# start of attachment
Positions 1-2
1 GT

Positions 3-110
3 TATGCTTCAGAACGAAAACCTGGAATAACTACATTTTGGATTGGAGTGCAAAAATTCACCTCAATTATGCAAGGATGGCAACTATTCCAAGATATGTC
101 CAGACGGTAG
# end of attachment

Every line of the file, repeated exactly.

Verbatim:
Positions 1-2
1 GT

Positions 3-110
3 TATGCTTCAGAACGAAAACCTGGAATAACTACATTTTGGATTGGAGTGCAAAAATTCACCTCAATTATGCAAGGATGGCAACTATTCCAAGATATGTC
101 CAGACGGTAG